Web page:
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Horse Mistaken for Cow after Developing Vitiligo Following Overbreeding, Abandoned in England

A horse in England’s Essex which was subjected to over-breeding that eventually left it with distinctive black and white markings on its face, was found abandoned in a field and due to its bizarre appearance, the rescuers’ thought they were sent to save a cow.

According to a report in Metro.co.uk, the horse named Minstral was left suffering with a skin condition called vitiligo. Experts believe the condition is because of over-breeding in horses. Due to the distinctive markings on the horse’s face coupled with a huge hernia on her belly, rescuers thought the creature to be a cow.

It was saved from a field in England’s southeast county of Braintree, Essex. Minstral had one of her eyes removed because of infection. The horse is now reported to be doing fine after she was shifted to a new home at a nearby horse sanctuary.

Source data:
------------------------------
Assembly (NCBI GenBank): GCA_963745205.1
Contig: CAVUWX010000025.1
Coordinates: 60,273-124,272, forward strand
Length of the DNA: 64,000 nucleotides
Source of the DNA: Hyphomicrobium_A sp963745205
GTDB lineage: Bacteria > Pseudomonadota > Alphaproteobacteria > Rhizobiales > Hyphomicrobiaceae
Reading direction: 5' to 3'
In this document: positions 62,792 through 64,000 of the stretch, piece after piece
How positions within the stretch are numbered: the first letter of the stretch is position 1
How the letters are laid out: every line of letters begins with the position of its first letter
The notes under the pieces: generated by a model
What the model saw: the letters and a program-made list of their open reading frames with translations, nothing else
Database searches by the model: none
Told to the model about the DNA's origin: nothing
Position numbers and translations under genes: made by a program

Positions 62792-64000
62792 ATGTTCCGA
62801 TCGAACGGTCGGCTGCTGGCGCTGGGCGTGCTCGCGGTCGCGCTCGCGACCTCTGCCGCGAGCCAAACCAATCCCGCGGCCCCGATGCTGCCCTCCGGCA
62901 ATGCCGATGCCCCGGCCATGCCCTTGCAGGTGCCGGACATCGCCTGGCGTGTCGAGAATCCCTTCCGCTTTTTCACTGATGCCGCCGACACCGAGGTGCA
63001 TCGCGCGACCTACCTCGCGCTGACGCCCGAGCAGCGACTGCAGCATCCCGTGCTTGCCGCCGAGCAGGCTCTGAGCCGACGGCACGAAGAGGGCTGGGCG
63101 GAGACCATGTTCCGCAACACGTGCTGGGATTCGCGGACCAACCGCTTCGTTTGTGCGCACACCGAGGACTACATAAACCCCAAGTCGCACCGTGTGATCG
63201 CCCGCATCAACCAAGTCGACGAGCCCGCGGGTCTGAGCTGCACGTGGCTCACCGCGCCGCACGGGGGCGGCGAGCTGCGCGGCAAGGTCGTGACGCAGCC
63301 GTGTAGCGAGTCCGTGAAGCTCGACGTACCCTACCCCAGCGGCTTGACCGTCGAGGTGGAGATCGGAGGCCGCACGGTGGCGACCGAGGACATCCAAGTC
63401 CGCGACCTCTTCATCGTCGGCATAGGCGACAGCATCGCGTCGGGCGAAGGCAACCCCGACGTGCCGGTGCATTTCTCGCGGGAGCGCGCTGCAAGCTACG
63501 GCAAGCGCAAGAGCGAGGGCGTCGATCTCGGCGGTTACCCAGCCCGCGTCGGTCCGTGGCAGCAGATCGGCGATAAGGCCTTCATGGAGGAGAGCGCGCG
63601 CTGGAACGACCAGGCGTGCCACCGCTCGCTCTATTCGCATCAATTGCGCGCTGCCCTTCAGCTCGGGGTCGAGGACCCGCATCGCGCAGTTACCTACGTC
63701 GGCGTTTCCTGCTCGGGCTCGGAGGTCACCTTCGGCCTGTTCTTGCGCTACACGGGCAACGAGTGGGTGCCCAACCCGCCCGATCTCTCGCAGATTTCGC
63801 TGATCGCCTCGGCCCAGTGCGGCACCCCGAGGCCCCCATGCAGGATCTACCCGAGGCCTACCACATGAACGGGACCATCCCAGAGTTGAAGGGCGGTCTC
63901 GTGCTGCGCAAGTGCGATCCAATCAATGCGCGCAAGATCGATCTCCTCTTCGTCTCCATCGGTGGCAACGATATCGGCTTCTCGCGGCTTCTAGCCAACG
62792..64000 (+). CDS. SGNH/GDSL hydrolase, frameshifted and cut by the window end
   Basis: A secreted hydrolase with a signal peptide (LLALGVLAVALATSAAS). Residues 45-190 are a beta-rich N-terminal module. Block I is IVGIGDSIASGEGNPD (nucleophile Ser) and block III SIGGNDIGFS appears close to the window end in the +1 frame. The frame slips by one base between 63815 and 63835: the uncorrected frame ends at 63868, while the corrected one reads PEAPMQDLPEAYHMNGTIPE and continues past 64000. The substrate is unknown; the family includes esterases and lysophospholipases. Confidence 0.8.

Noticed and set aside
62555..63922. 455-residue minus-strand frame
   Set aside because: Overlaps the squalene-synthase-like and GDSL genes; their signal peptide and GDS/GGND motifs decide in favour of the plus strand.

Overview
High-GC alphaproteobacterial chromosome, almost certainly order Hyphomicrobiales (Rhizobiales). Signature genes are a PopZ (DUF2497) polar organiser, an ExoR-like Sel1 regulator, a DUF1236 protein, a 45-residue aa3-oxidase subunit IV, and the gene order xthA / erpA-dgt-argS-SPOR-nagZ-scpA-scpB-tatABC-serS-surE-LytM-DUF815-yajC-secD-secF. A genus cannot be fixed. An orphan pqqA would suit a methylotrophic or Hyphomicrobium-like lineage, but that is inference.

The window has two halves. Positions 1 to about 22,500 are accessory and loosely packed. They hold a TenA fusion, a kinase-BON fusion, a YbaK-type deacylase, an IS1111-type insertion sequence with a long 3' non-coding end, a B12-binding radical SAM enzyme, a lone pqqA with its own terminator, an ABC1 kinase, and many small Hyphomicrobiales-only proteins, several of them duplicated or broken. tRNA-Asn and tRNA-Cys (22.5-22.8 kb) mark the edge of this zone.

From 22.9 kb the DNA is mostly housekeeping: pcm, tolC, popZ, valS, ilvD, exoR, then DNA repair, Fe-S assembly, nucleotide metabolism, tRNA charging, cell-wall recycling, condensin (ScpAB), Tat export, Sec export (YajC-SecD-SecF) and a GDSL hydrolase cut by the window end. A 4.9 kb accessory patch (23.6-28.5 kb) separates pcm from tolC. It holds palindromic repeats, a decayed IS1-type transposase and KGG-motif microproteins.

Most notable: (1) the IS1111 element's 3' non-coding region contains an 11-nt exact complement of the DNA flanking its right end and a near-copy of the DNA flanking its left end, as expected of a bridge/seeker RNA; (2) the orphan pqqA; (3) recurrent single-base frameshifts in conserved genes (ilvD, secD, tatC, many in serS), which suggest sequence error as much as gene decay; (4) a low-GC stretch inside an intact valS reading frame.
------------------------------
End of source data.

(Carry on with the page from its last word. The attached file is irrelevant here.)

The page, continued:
Vitiligo is a long-term skin condition that causes white and off-coloured patches on the skin losing their pigment. The condition, which many humans suffer from, can get severe with the inside of the mouth and nose losing their pigments among others.


The report also cited Sue Burton, owner of the sanctuary, as saying, “I first approached her from behind and I thought that she was a cow because the hernia looked like a great big udder, which was the result of overbreeding.”

“From the front, I honestly thought that somebody had painted her, she had white circles around her eyes and a lovely patterned muzzle,” she added.

She further added that Minstral is the first horse she has ever come across to suffer from vitiligo. And it needed to be given sun cream to help prevent her from being sunburnt when outside.

However, the vets and sanctuary workers were amazed to see Minstral pull through this tough ordeal, as many of them had predicted she would not live.

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